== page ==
That same face that used to light up when she saw you now launches poison-dipped daggers at you for reasons you can’t understand. Where did your baby girl go? Where is Muffin Cakes? Pumpkin? What the hell happened to your Poo Bear? She grew up. She’s 15 and she’s breaking away from you.
The good news is, buried beneath her fake eyelashes, skimpy clothes and a hurricane of emotions is the little girl who’s favorite place was on your lap in your arms. She’s still there. Trust me. I have a 15-year-old daughter and we talk deep, hang out and have fun. She calls me her “best friend.” I’m going to tell you how Snapchat will bring your little girl back to you.
My daughter and I are very similar so it’s historically been very easy for us to be close. But, when she hit 12, her desire to be “grown” and her disrespectful attitude started driving a wedge between us. She got a basic cell phone and most of her communication was to her crew of girlfriends in her room with the door closed.
The distance between us was scary for me. She was on the cusp of becoming a “woman” which carried a mountain of fear and apprehension. She’s the middle child between two brothers who are typical boys – feed me, give me Wifi and leave me alone. Boys, in my opinion, are easy. But she was a mystery that I couldn’t figure out. Neither could my guy frustrated friends who were in the same sinking boat.
Enter the Snap
A few years later, we got the kids smartphones and my daughter got Snapchat. I downloaded the app out of fear when heard it had a reputation as a “sexting” app. To my surprise, she added me and used Snapchat to ask me for things – money, rides, permission – typical stuff.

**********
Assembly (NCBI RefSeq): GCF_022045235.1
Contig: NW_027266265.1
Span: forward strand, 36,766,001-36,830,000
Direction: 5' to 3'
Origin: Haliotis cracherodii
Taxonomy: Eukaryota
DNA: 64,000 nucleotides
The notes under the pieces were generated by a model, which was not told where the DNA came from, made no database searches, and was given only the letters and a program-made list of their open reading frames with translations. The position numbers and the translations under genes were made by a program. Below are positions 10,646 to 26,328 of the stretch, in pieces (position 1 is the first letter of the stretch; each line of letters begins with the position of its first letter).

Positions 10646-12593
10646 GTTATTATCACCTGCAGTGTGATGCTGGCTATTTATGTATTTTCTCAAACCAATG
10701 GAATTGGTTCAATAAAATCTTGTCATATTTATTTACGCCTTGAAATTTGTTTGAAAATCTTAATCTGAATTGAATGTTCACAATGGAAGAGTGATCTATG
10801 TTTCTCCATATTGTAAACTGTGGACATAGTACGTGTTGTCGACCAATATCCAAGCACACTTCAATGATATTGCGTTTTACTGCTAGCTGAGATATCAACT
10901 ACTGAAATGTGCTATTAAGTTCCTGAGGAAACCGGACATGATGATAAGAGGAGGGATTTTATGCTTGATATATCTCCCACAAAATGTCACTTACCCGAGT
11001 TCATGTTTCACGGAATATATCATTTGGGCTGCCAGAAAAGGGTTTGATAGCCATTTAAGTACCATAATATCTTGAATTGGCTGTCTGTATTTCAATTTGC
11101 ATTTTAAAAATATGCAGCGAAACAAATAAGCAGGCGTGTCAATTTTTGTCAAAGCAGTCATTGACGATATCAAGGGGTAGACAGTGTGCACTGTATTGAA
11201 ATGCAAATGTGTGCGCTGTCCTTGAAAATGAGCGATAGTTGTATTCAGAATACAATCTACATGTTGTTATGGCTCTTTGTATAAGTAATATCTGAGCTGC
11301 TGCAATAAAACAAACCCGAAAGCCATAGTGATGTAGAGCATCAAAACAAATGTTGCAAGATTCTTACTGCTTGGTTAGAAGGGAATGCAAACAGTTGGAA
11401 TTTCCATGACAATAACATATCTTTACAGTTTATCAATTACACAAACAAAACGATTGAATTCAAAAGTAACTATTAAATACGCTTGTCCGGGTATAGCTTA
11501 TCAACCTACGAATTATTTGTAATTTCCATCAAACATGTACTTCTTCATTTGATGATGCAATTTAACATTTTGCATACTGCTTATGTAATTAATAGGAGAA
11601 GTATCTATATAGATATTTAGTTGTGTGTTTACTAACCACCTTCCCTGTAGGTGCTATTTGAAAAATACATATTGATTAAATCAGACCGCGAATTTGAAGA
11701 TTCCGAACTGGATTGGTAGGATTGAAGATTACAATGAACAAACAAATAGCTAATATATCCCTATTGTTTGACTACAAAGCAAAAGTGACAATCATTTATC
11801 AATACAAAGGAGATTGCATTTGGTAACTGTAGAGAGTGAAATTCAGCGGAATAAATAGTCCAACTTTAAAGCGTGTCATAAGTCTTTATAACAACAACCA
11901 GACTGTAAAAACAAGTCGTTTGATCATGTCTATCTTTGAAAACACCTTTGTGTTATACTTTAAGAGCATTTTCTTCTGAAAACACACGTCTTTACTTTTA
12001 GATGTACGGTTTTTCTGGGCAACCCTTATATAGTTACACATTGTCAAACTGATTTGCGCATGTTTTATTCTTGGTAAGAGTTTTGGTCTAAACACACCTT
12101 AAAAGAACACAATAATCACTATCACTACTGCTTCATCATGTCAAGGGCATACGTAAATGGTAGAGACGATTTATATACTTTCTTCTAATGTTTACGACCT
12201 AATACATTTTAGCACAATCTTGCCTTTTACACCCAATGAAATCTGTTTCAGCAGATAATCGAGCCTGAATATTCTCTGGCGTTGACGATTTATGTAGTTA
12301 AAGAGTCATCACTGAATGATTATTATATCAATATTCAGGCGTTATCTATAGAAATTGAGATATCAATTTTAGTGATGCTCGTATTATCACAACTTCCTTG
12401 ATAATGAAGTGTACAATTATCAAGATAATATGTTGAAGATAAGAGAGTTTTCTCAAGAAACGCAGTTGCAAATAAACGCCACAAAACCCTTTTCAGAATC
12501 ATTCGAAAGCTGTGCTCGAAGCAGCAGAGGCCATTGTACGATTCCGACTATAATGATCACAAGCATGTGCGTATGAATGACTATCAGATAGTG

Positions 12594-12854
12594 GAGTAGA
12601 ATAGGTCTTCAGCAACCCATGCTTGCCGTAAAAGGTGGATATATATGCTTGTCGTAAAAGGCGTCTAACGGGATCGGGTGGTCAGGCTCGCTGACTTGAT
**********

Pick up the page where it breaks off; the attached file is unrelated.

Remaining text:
Her snaps were blurry shots of one eyeball or her face looking glum. A band of type read, “Can you take me to the mall Saturday?” I responded with a similar snap. I took a closeup shot of my nostrils and responded, “yep.” Eventually, we started snapping random things, our lunch, funny looking people, coffee, teachers she hated. Then, we got streaks.
If you don’t know what a streak is on Snapchat, it’s when you snap a person and they snap you back every day. Beside their name on the app is the number of days you consistently snapped each other – and sometimes some cute icons. Streaks mean a lot in the Snapgame.
I found myself snapping her three or four times a day. She would often snap me first, “I’m soooo tired today!!!” (emojis, etc.) I’d snap her back and offer to take her for coffee after school. She’d sign off, “OK, cool. Luv u.”
When I’d get busy and forget to snap her back she’d send a frantic text. “STREAK!!!” I’d promptly make a zombie face and snap her. I made the mistake of losing a streak and I almost lost our snap relationship. Don’t lose a streak!!
Over the course of a few months, I noticed our relationship smoothing out. She shared more with me. She was still moody but I didn’t feel like I was losing her anymore. I think the practice of reaching out three or four times a day made us feel connected. It gave us a new place to be friends.
Get Snapchat and add your daughter. Wait a week. Send her a funny snap. Don’t play with the filters yet. No dog ears or for goodness sake a crown of flowers. Let her snap you back. Build a streak but don’t mention it. Take things slow. You’re taming a lion who has proven she can bite your head off! Take your cues from her. Snap at her pace and in her “style”.
Snap pictures of things in your day that she might find funny or interesting. Don’t “selfie” her to death. She doesn’t want to see your mug! Over time, throw out a “luv ya!” Learn to use filters. Keep it light and have fun with it. Snaps may seem trivial and even silly, but being in continual contact with your daughter lets you overlap from parent into friend. Just don’t forget the parent part. She won’t
I hope you are able to make a connection with your baby girl. She’s still there. She might be just a few Snaps away.
– Art Henson